Humberside Geologist No. 12

The Geology of the Melton Ross Chalk Quarries

Map No. O.S. 112. Grid Ref. TA 082112 and TA 086115

By

F. Whitham

The very large working chalk quarry operated by W. Singleton Birch & Son Ltd, located on the west side of the A160 (Ref. TA 082112) and the abandoned working opposite on the eastern side of the road (Ref. TA 086115) close to Melton Ross in North Lincolnshire, expose a combined stratigraphical succession ranging from the uppermost part of the Upper Cretaceous, Ferriby Chalk Formation (Upper Cenomanian Black-Band) up to the Melton Ross Marl of the Welton Formation. This marl was previously recorded near to the top of the section in the extreme north of the now abandoned quarry (Smart & Wood 1976). The Black Band has only recently been exposed in the working quarry (TA 082112) and the location was subject to flooding in the winter months of 1995/96.

Unlike some of the other working quarries in the area which are mostly cut in the Cenomanian flintless chalk where the chalk is extracted by drags and ripping, the Welton Chalk at Melton Ross is extremely hard, particularly at and just below the Grasby Marl level, resulting in the need to drill and use explosives to demolish the working chalk faces.

Approximately 3,600 to 3,900 tonnes a day can be quarried and processed with well over half of the production calcined at the very large computer controlled kilns situated on the east side of the A160 road. Most of this production is used in the blast furnaces at the Scunthorpe Steel Mills. Other quarried chalk products are sold as constructional material.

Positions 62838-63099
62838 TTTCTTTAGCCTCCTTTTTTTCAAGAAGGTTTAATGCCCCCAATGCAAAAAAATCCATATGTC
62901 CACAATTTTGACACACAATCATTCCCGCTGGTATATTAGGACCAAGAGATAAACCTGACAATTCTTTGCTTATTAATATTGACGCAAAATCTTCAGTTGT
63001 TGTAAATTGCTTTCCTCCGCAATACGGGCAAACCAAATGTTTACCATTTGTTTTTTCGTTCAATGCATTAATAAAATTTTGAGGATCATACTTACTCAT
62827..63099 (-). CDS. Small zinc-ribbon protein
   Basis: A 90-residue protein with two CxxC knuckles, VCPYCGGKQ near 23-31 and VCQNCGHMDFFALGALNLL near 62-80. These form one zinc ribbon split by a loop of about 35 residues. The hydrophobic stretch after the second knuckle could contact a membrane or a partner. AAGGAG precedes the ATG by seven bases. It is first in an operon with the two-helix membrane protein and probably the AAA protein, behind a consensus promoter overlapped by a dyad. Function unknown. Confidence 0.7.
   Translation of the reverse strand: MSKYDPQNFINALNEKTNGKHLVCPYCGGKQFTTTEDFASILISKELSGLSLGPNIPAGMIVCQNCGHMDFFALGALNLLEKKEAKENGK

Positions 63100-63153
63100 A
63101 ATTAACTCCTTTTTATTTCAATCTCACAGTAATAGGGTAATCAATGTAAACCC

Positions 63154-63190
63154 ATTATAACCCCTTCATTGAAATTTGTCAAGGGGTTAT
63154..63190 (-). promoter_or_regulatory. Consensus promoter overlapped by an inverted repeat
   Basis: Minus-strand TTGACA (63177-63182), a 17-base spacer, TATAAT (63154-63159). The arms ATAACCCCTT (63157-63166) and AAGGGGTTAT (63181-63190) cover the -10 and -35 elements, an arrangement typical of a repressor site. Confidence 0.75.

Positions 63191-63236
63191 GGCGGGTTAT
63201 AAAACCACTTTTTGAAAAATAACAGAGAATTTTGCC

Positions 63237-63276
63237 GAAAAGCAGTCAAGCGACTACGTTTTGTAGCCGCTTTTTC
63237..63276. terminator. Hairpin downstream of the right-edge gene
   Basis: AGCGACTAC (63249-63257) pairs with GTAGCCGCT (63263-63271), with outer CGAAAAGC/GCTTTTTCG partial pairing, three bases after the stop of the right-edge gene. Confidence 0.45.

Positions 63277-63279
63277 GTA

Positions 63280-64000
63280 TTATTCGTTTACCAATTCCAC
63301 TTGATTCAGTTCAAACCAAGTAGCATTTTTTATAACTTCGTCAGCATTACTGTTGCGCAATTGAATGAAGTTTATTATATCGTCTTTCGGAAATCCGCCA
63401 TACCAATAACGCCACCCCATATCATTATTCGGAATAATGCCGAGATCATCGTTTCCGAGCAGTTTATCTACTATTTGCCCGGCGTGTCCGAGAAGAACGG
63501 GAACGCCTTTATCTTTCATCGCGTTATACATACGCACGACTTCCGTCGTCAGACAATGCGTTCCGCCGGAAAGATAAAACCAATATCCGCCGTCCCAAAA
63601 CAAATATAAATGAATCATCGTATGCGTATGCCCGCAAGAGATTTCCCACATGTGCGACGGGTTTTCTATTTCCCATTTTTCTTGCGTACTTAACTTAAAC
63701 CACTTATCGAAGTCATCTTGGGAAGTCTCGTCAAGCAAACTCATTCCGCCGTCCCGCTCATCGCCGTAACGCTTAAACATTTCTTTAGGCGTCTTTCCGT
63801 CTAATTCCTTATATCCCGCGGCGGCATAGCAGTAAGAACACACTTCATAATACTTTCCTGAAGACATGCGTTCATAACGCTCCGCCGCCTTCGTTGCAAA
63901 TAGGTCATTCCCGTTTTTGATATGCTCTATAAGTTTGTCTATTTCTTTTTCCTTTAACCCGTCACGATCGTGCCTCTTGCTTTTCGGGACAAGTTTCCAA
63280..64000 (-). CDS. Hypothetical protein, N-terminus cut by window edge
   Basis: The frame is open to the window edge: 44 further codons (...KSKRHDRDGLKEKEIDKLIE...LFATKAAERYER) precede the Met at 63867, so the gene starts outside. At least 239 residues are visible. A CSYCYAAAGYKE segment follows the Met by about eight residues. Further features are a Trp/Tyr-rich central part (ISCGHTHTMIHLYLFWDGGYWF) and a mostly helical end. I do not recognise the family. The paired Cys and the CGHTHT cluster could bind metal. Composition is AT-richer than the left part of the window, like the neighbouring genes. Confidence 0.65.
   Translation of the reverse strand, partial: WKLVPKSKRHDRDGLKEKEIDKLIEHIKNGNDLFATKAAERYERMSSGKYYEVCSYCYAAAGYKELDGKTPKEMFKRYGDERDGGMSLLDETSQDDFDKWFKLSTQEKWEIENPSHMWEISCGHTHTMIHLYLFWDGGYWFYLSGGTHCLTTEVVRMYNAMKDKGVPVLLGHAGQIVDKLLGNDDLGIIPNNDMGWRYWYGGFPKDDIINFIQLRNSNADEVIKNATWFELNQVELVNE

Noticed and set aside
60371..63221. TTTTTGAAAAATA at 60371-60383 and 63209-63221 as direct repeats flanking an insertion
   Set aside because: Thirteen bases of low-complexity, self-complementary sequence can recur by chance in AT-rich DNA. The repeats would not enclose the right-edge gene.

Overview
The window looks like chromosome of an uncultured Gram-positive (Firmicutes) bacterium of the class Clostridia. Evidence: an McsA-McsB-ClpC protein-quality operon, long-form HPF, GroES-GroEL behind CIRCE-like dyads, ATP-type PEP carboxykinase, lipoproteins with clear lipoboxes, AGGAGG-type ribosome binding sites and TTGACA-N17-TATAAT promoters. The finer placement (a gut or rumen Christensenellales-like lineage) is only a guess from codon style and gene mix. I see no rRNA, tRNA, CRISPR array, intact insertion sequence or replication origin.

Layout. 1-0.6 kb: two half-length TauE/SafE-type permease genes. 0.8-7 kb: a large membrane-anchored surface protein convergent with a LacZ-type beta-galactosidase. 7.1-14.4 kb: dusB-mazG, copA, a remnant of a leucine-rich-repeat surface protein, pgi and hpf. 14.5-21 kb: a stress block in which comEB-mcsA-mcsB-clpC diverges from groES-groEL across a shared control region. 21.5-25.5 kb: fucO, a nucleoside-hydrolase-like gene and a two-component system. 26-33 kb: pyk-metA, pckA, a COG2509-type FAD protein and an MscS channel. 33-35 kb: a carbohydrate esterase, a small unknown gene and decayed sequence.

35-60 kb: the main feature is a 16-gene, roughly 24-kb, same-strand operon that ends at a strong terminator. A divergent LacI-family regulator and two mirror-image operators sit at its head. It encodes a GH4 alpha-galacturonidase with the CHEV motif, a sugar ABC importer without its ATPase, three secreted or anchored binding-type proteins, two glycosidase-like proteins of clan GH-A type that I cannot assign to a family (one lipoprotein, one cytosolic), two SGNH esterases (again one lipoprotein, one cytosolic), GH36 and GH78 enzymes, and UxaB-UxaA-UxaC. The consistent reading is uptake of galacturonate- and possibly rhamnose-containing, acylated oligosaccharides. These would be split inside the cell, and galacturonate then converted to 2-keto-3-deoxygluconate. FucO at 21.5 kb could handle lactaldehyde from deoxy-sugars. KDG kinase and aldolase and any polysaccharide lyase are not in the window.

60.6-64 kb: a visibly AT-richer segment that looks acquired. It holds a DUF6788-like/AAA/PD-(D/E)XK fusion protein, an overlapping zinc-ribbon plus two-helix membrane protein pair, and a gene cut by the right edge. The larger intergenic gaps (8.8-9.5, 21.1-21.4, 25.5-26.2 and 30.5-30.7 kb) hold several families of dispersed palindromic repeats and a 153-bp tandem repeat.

The succession at Melton Ross exhibits exhibits about 39 metres of very hard and medium hard chalks with flint in various forms, interspaced with 13 major marker marls and 2 important marker flints (The First Main Flint and the Ferruginess Flint) see Figure 1. Thes . e markers can be traced in exposures on the North Bank of the Humber at several locations including the very large quarry at Welton Wold (SE 970282) which is the Welton Formation type locality, operated by Croxton & Garry Ltd, and the medium sized workings quarried by Clifford Watts near the top of the Bridle Path just north of South Cave (SE 927327). The exposures here extend from below the Grassby Marl up to the Melton Roes Marl. Some of the other marls and flints are traceable in several smaller pits in the north of the county and are well seen in the cliffs of Thornwick Bay and North Landing.